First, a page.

Quipu: Counting with knots in the Inka Empire – 2003
- Record-keeping with knots
- The quipu and writing
- Tawantinsuyu , the Inka Empire
- The Quipu, and the needs of an empire
- Quipus and tribute
- Basic parts of a Quipu
- Making a Quipu
- Quipus and numerical values
- Narrative Quipus?
- Los distintos usos del Quipu
- Quipu of Arica
- Quipucamayoc , Lord of the Knots
- Quipus in the colonial era
- To know more about Quipus
- Crédits and acknowledgements
Ceramic vase with logographic writing. Maya Culture, AD 300 – 900. Museo Chileno de Arte Precolombino, 2083.
The quipu and writing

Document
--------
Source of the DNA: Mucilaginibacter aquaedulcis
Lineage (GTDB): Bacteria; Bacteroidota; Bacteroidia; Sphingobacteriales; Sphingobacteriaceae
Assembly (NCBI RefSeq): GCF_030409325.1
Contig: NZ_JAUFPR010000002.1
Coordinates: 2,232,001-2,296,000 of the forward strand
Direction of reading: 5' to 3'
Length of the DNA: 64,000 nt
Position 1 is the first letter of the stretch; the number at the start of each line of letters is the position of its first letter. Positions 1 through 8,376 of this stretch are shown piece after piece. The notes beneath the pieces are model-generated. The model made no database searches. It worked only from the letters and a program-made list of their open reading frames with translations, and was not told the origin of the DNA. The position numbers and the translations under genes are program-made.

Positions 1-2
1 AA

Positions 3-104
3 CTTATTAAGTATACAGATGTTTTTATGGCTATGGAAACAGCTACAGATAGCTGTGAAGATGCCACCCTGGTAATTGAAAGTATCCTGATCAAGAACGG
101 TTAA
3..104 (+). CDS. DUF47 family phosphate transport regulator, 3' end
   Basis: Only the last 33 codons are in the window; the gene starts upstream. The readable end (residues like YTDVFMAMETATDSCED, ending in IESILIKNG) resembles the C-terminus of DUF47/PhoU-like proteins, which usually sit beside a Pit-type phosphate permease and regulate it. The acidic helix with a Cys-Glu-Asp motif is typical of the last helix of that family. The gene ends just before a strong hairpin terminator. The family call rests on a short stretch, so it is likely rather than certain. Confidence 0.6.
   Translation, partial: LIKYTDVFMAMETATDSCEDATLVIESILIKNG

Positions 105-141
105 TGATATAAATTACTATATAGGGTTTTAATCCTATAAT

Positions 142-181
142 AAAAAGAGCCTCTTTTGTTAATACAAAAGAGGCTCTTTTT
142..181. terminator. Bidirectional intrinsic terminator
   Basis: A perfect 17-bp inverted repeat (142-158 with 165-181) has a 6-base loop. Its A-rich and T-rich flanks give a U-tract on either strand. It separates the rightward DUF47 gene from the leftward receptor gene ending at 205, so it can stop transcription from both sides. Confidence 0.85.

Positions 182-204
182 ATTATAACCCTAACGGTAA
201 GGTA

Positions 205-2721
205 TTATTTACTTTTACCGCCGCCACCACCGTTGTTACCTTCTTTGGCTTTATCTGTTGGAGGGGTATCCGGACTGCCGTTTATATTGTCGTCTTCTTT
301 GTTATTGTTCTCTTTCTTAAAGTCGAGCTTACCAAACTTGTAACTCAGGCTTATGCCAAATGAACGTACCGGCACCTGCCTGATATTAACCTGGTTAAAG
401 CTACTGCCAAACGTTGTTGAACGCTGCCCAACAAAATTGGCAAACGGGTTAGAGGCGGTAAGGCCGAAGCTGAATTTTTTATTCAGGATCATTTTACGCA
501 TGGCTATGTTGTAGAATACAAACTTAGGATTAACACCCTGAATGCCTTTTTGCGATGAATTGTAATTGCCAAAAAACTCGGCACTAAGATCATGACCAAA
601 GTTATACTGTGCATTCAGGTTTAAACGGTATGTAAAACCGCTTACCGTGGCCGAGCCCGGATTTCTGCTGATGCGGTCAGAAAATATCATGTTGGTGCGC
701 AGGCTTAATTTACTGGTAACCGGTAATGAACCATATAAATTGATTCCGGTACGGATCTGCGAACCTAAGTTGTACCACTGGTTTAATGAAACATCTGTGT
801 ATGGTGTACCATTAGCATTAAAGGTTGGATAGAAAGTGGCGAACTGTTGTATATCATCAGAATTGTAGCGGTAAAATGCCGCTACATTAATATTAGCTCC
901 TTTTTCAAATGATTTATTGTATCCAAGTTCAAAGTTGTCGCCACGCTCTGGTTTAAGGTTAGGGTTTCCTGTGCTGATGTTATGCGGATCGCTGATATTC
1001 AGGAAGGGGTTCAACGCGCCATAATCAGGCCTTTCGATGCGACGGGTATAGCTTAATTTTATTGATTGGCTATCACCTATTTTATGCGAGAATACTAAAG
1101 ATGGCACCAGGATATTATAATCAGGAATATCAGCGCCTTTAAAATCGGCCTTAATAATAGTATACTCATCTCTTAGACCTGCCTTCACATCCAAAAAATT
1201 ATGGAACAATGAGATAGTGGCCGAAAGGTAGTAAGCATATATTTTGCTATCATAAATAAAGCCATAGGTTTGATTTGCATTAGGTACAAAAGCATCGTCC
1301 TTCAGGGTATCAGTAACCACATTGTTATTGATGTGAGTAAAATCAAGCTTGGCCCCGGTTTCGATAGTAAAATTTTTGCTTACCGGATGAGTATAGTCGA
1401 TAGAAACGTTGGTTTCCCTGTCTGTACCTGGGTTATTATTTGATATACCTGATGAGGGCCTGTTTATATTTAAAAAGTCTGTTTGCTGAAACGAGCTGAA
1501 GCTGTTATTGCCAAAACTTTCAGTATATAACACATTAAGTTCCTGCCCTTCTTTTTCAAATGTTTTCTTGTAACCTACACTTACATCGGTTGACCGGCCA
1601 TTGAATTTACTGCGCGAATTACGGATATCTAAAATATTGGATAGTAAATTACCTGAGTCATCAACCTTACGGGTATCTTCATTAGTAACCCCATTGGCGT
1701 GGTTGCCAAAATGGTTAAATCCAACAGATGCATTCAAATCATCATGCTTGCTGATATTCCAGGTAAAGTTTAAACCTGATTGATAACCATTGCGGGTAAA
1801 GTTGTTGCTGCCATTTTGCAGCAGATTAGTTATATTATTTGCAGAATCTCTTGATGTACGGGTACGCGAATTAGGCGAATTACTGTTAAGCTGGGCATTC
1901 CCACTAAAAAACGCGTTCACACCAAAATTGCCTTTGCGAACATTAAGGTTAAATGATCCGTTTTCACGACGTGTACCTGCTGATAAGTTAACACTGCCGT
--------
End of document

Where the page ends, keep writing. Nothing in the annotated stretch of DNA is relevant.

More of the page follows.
The ancient civilizations of Mesopotamia, Egypt, China and Mesoamerica all invented independently writing systems based on “graphemes,” that is, the signs used for writing were produced by impressing marks on wet clay tablets, scratching marks on shell plaques, carving signs on limestone stelae, or painting signs on parchment. The first graphemes were primarily “logographic”; in other words, they represented objects and concepts, but were not sound-based sign units. Over time, however, phonetic graphemes, or images referring to the sounds of the names of objects, concepts and symbols were invented. Eventually, some systems of writing – the alphabets – began using signs for the most basic sounds of each language. Upon being combined, these signs formed syllables and words.
The Inkas differed from the rest of the ancient states in that they created (or inherited from an ancestral civilization) the quipu, a three-dimensional recording system based, not on graphemes, but on knotted strings.